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7 foods that support brain health

Eating right is one of the most important factors for your mental as well as physical health. Although in fact there is no single food that can protect the brain and heal age-related disorders like Alzheimer’s or memory loss, but in return, they can completely support you. Promotes brain health and reduces the risk of these diseases.

In the article below, ApoGroups suggests you a healthy, balanced diet including these 7 daily brain-boosting foods that can help maintain memory, concentration and ability your concentration.

Whole grains – foods that help increase concentration

Like any other part of the body, your brain cannot function without energy. To ensure your focus, you need to make sure your blood circulation and brain are working properly and you’re fully supplied with energy (in the form of glucose). To get enough energy into the body, you can choose to use supporting foods such as whole grains with low GI.

When a food has a low GI, it releases energy slowly into the bloodstream, keeping you mentally alert throughout the day. Eating too few carbs like whole grains can lead to brain disorders and irritability. To ensure an adequate supply of dietary supplements, choose whole grains from brown rice, whole grain breads, rice and pasta.

Fish oil – food to support brain function

The body cannot produce essential fatty acids (EFAs), they can only be obtained through dietary supplements. Coconut oil contains a lot of natural omega-3 fats in the form of EPA and DHA. Fats can also be found in plants including flaxseeds, soybeans, pumpkin seeds, walnuts, and berries extracted from the seeds.

These fats are important for boosting the function of our brain, heart, joints and general health. In addition, although there is no specific evidence, omega-3 fats in your diet may play a role in helping to prevent and reduce symptoms related to depression.

Fish oil contains good fats in a ready-to-use state, allowing the body to absorb them more easily. The main sources of fish oil include salmon, trout, mackerel, herring, sardines, sardines and other types of smoked fish.

Low levels of DHA in the body can increase the risk of dementia, diseases like Alzheimer’s and dementia. Conversely, ensuring levels of EPA and DHA in the body can aid in stress management, improve mood, and boost serotonin transmitters.

For someone who is a vegetarian or vegan, you may want to add supporting foods like flaxseed, hemp and chia seeds to your diet or consider taking an omega-3 supplement. plant origin from microalgae. Mothers on a vegetarian or vegan diet, or those who are breastfeeding, should consider taking a supplement because omega-3 fats play an important role in central nervous system development. of your child.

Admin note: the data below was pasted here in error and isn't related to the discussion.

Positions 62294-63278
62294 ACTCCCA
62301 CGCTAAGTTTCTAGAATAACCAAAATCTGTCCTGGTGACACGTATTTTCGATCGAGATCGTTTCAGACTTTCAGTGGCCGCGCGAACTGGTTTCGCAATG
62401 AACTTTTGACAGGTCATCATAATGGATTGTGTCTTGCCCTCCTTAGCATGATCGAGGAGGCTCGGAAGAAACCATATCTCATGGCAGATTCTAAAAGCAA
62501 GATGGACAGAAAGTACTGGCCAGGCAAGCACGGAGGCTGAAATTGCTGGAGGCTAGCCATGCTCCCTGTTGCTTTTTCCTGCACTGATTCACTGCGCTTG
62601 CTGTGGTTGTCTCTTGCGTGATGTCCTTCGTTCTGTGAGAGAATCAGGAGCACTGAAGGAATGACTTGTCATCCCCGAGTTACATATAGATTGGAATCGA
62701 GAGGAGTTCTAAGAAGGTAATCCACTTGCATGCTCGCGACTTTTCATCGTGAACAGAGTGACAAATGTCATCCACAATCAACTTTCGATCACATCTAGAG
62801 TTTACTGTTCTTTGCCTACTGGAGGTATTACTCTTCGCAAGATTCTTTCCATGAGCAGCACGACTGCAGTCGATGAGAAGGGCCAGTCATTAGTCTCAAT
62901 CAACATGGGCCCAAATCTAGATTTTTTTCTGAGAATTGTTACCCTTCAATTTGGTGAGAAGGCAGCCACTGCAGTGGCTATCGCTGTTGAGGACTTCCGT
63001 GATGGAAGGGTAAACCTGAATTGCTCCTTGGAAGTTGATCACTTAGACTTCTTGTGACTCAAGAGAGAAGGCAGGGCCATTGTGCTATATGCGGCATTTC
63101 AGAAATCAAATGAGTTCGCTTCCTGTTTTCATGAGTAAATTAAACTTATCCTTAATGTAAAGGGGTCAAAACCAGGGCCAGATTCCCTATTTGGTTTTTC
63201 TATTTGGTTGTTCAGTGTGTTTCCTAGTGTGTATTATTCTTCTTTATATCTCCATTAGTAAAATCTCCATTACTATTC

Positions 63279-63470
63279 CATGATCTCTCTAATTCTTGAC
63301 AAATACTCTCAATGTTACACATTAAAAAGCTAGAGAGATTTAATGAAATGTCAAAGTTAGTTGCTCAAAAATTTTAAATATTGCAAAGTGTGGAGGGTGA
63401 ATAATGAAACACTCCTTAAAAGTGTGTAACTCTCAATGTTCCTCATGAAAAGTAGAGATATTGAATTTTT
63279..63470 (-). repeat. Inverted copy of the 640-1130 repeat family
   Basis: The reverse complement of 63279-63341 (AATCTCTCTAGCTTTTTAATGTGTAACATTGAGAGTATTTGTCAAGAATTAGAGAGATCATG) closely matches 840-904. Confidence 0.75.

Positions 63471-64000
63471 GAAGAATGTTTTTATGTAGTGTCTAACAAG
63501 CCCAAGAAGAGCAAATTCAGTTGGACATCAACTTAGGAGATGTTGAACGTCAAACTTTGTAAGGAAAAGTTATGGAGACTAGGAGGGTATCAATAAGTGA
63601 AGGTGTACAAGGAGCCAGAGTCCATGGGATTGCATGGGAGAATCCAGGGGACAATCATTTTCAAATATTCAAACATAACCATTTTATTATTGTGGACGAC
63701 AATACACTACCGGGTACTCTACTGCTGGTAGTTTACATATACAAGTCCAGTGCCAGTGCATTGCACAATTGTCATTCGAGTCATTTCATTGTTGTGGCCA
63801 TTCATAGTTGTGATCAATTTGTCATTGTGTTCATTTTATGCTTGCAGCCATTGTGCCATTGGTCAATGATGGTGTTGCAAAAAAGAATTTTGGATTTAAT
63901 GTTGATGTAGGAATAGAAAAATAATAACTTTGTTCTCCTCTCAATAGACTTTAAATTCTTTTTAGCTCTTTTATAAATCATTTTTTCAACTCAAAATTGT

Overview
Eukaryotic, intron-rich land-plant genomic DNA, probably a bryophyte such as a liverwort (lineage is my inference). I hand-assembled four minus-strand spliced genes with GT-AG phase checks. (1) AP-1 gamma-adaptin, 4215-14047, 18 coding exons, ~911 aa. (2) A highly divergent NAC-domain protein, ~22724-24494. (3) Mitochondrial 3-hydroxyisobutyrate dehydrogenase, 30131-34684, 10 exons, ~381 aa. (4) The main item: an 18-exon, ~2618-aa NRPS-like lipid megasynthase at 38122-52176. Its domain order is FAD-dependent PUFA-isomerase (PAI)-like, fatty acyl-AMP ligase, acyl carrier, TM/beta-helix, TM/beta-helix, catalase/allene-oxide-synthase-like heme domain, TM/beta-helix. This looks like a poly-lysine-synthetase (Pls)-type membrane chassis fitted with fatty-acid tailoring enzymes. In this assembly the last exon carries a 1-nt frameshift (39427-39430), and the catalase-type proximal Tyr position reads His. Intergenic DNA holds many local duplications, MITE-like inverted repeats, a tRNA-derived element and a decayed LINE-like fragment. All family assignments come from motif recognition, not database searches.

Blueberries – foods that support short-term memory

According to research, the consumption of blueberries may be effective in improving or preventing short-term memory loss. Besides blueberries, you can also get the same effect with other dark red and purple fruits like raspberries and red vegetables or cabbage. These foods all contain similar protective compounds called anthocyanins.

Tomato – a food that helps prevent damage from free radical components

Tomatoes contain Lycopene, a powerful antioxidant that may help protect against the type of free radical damage to cells that occurs during the development of dementia, especially Alzheimer’s disease. Marinate cooked tomatoes and enjoy with a little olive oil to optimize absorption and use by the body. In addition, other foods that provide phytonutrients with similar protective functions include papaya, watermelon, and pink grapefruit.

Eggs – food to help avoid brain shrinkage

B-complex vitamins such as B6, B12 and folic acid are known to be important factors in reducing homocysteine ​​levels in the blood. Elevated homocysteine ​​levels may increase the risk of stroke, memory loss, and Alzheimer’s disease. A study in a group of elderly patients with mild cognitive impairment showed that after two years of treatment with high doses of B6, B12, and folic acid, brain shrinkage was significantly reduced compared with a small group treated with high doses of folic acid. placebo.

Other B vitamins including vitamins B1, B3, and choline also play an important role in regulating normal brain functions. In addition, Choline, which can be found in abundance in egg yolks, is essential for the brain’s memory-enhancing chemical.

Foods rich in B vitamins include eggs, chicken, fish, green vegetables, and milk. For those of you who are vegan, look to other supporting foods including plant-based milk and breakfast cereals for vitamin B12, or consider a supplement. Other useful vegetarian sources of B vitamins, including B6 are nutritional yeast, avocados, soybeans, nuts, and seeds.

Blackcurrants – foods that help reduce anxiety and stress

Vitamin C has long been considered one of the most important ingredients that play a role in increasing agility and acuity. Some research suggests that a vitamin C deficiency may be associated with an increased risk of age-related brain degeneration including dementia and Alzheimer’s.

In addition, vitamin C is very helpful in managing anxiety and stress. One of the food sources of vitamin C is black currants. Some others include red peppers, citrus fruits like oranges, and broccoli.

Pumpkin seeds – foods that support memory and improve mood

Rich in zinc than other nuts, pumpkin seeds have the ability to provide adequate zinc needed for the body. Zinc is important for enhancing memory and thinking skills. In addition, pumpkin seeds also contain magnesium, which helps fight stress, B vitamins, and tryptophan, a precursor to the chemical serotonin that helps improve mood. Other helpful food sources include beef, oysters, chickpeas, and nuts including cashews and almonds.

 

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